A Cambridge horse has set the world record for fastest mile ever by a standardbred horse.
No standardbred horse has ever completed a mile race in less than one minute 46 seconds. All that changed when Cambridge’s Bulldog Hanover took to the track at the Meadowlands Racetrack in East Rutherford, N.J., last Saturday.
With Dexter Dunn in the sulky, Bulldog Hanover outpaced a field of 12 to set the new mark of one minute 45.4 seconds after tying the previous record a week earlier.
“I honestly had a tear in my eye as they crossed the line. Just watching him is incredible,” said Cambridge horseman Jack Darling, Bulldog’s co-owner and trainer.
This is not the only time he has been close to beating the record. In his previous three races, he tied the old record twice and was a tenth of a second off in the third.
Darling bought Bulldog for only $28,000, and has trained him since he was two years old. To date the horse has won over 20 races, racking up over $1 million in prize money during his lifetime.
According to Darling this horse is an anomaly, for every 50,000 horses you get one like Bulldog.
“Just been doing it for so long, and this is the kind of horse you’re looking for. I have had some great horses, but to get a horse like this is incredible,” said Darling.
Bulldog has around seven big races left in him this year. Soon he’ll leave for Hoosier Park in Anderson, Indiana for the Dan Patch, and then the Canadian Pacing Derby at Woodbine Mohawk Park.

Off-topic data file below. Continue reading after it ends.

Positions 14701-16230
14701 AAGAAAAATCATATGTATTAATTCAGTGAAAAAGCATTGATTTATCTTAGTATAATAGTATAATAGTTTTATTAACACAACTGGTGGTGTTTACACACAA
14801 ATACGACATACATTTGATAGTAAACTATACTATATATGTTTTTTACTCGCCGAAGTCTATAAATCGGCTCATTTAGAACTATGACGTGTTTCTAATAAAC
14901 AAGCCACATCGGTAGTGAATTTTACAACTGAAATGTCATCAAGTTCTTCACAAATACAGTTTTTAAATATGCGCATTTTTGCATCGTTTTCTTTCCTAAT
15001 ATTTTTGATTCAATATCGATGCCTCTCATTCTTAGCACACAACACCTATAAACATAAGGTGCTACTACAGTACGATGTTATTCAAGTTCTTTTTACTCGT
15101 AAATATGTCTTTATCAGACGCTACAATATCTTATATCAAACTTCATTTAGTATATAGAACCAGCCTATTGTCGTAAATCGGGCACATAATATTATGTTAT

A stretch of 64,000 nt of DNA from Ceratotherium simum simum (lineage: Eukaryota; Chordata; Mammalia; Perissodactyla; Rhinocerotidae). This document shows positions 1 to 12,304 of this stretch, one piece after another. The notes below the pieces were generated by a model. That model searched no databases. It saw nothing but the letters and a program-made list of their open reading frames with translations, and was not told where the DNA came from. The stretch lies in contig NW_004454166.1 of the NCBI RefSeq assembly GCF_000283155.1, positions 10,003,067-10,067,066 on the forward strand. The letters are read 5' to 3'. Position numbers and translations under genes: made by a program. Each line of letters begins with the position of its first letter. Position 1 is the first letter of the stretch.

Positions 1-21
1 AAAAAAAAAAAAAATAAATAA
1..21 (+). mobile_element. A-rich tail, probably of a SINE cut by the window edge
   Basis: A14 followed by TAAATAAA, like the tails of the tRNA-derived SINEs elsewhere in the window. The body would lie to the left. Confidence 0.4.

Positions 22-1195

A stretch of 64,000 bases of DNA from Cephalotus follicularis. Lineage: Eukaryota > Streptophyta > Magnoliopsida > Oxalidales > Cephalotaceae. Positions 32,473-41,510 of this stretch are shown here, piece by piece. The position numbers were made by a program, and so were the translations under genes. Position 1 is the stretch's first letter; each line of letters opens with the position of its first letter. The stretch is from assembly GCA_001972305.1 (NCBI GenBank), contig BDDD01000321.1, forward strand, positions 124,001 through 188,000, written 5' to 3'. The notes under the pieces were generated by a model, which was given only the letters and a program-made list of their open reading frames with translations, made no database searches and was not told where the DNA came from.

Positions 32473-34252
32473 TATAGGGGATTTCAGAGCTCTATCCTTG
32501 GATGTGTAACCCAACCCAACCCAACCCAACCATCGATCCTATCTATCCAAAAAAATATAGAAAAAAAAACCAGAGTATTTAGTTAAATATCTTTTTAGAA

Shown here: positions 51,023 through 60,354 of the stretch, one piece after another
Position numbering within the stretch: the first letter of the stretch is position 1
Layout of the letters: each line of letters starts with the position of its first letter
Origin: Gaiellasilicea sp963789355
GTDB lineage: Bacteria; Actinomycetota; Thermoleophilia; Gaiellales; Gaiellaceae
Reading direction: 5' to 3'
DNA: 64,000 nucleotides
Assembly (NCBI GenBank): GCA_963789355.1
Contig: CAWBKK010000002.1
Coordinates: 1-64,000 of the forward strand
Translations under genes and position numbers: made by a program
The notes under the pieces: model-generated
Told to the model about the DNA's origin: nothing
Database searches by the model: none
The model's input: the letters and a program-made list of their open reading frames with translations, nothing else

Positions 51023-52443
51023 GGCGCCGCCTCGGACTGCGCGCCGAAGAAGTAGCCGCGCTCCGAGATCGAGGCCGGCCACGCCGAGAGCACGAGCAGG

Darling hopes he can continue with the success he has and to avoid any untimely injuries that might affect Bulldog's future as a breeding horse.
“There’s always a fear that something could happen, but if you live in fear of what might happen, he might not have broken this record. That’s the nature of the business,” said Darling.
The four-year-old horse is at the top of his game and in his prime, said Darling, but after these scheduled races he will be retired to breed. His current value is well beyond $7 million according to Darling.
After Bulldog is retired, Darling has around seven other horses he is training and racing. While none of them might be the next Bulldog Hanover, Darling never expected his prize horse's story to go this way either.
“I never really thought this would happen,” said Darling. “Every time you go to the sale, you’re hoping to get a good one, but to get to this level is really something special.”